The Technology Trap: Capital, Labor, and Power in the Age of Automation retraces the introduction of various technological changes from the Industrial Revolution to today, looking that the effect on workers, corporations, and governments. We know that technology has an overall beneficial effect on our lives, but it also brings spectacular changes in the kinds of work people do, along with economic ruin to those individuals whose jobs simply vanish.
It’s interesting to see how earlier technological revolutions were resisted, sometimes forbidden, by law (temporarily), and eventually legislated to impose some controls and safeguard, but always after the fact. It is also striking to see how benefits accrue sometimes to workers, and sometimes to capital. The author tries to apply the lessons of the past to the current AI revolution, and as we know predicting the future is a really tough job. One area he highlights that I had not thought about is housing and zoning. For all the talk about workers learning new skills, they do need to live in areas where the new jobs are, and today zoning laws make housing in “hot” areas very expensive indeed. Sometimes for the political class to think about.
Transaction Man: The Rise of the Deal and the Decline of the American Dream is an awkwardly constructed story of the economic history of the US from the New Deal to the Great Recession. Awkward because the author tries to tie it to a particular neighborhood in Chicago but it never quite fits and I, for one, thought it would illustrate only the strange relationship between car manufacturers and their dealers, when in fact the author had much grander ambitions. Still , there is merit int he description of how power moved from government institutions to large manufacturers and now (the author says) financial institutions.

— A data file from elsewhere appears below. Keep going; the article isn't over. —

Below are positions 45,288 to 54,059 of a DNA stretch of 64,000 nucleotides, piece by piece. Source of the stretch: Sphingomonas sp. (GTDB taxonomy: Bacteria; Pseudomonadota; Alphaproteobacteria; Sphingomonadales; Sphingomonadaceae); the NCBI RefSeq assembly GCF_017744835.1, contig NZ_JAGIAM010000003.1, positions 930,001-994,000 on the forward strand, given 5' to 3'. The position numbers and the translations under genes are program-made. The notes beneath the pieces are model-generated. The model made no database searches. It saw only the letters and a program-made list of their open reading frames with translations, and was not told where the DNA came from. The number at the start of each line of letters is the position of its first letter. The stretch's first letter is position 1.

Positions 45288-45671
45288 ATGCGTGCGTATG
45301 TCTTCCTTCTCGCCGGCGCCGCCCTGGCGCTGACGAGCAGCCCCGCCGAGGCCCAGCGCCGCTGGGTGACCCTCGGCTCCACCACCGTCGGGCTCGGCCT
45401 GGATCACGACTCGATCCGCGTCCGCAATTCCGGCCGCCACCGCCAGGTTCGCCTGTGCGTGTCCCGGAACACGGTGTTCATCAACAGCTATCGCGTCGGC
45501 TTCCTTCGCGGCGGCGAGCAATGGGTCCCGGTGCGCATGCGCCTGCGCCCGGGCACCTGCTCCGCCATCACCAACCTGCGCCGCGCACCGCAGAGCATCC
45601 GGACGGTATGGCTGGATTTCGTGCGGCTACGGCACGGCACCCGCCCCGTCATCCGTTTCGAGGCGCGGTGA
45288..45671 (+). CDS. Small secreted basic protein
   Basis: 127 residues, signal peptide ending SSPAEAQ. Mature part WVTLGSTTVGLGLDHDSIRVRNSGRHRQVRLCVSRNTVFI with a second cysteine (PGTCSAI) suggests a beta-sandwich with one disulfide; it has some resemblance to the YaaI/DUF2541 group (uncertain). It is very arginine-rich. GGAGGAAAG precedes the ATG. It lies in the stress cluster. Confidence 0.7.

Also, Foothill College is not in Sunnyvale, CA. Proofreaders, please proofread.
It is said that demography is destiny, and The Human Tide: How Population Shaped the Modern World is packed with examples, from Irish emigration to everywhere, especially the US, to the astonishing fall of fertility rates that follows drops in infant mortality, to how dictators have killed and encouraged new generations to grow. The author occasionally forgets he is speaking about human beings and describes mothers as vessels (with a brain, but not much more). Still, I found the book to be a useful reminder of how population growth, decrease, and aging influences politics and economics.
Written by an economics professor, The Human Network: How Your Social Position Determines Your Power, Beliefs, and Behaviors shows how connections between people determine power, contagion (of viruses, ideas, even bankruptcies), and who gets access to jobs and other opportunities.
The author includes helpful and legible pictorial examples and seems equally at ease discussing the polarization of the US senate and high school cliques. The book emphasizes the need to create special access for people who, from birth, do not participate in the networks of power.